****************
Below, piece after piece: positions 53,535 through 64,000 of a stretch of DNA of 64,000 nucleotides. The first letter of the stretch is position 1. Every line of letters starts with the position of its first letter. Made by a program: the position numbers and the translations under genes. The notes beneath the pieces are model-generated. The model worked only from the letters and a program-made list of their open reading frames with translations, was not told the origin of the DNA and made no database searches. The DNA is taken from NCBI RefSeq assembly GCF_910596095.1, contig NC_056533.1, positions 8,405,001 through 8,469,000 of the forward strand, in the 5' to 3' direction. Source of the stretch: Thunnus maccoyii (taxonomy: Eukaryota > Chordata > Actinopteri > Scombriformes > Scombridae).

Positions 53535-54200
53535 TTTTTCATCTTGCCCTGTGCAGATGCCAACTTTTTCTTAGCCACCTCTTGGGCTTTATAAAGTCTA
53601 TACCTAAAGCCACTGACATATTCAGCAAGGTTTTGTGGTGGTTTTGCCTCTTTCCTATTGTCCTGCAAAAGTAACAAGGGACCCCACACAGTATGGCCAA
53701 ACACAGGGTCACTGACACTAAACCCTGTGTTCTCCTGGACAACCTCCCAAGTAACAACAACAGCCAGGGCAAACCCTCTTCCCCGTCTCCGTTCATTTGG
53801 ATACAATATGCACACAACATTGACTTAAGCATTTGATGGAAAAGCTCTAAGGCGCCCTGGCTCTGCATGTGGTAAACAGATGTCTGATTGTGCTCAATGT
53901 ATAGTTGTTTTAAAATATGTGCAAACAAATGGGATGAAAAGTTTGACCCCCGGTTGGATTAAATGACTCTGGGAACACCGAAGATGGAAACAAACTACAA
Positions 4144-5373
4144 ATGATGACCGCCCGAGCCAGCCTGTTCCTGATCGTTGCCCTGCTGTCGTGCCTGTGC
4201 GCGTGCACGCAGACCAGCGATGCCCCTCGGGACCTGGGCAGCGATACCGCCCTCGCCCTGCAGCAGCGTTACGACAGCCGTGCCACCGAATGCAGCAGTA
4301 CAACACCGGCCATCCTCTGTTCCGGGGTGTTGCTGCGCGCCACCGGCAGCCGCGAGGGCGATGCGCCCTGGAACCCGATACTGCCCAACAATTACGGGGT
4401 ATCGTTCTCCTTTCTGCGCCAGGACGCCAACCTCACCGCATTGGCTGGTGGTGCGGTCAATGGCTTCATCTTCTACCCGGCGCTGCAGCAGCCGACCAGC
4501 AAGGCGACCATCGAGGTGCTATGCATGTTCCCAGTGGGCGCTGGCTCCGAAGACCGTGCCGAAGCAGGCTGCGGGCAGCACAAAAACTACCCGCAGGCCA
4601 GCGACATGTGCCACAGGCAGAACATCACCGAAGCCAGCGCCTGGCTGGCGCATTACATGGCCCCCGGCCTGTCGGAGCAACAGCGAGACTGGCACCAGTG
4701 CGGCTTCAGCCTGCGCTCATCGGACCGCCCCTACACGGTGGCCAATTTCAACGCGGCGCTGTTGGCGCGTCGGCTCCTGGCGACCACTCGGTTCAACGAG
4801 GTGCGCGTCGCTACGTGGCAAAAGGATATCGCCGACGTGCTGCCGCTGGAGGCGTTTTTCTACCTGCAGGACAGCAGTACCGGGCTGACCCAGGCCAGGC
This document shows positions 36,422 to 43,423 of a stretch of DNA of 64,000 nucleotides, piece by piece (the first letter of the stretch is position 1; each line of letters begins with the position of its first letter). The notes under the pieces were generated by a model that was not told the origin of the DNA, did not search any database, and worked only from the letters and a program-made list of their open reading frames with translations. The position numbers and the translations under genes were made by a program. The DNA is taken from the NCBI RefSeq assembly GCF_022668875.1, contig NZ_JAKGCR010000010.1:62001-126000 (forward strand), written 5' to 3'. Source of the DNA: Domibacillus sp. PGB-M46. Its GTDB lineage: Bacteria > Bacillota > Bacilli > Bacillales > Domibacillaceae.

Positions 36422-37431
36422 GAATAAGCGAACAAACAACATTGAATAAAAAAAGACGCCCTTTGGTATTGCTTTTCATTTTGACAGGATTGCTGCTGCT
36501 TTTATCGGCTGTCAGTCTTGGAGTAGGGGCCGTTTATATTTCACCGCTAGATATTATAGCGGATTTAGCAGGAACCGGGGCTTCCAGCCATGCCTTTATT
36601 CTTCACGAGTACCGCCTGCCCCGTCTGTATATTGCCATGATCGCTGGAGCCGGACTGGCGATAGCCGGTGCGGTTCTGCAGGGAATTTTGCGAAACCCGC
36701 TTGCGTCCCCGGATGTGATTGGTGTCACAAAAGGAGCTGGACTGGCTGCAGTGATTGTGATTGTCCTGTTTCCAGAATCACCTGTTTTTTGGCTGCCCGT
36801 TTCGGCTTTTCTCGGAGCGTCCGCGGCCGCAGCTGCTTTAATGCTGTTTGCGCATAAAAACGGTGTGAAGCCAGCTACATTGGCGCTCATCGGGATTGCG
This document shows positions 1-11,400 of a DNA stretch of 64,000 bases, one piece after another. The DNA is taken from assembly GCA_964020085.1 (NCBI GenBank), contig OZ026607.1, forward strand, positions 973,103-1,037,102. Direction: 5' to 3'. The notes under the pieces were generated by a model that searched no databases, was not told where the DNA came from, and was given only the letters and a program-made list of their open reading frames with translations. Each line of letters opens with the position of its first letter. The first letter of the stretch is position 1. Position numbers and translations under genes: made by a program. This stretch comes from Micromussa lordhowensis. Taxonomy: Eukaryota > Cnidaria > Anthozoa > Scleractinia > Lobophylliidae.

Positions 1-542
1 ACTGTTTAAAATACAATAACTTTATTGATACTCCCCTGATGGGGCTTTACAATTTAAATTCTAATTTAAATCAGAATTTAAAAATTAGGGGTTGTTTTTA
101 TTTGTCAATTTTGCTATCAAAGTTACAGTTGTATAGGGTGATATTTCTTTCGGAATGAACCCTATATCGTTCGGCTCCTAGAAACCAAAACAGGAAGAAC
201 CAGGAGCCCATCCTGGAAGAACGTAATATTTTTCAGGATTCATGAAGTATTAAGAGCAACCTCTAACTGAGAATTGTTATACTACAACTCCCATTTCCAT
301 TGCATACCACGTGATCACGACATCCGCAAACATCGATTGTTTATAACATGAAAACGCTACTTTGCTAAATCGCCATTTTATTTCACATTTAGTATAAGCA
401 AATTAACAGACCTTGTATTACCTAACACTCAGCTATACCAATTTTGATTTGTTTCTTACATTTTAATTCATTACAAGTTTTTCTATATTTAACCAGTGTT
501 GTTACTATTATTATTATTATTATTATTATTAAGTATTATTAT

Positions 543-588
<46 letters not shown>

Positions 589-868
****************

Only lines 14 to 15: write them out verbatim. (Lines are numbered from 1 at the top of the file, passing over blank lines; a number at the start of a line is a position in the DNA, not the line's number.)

4601 GCGACATGTGCCACAGGCAGAACATCACCGAAGCCAGCGCCTGGCTGGCGCATTACATGGCCCCCGGCCTGTCGGAGCAACAGCGAGACTGGCACCAGTG
4701 CGGCTTCAGCCTGCGCTCATCGGACCGCCCCTACACGGTGGCCAATTTCAACGCGGCGCTGTTGGCGCGTCGGCTCCTGGCGACCACTCGGTTCAACGAG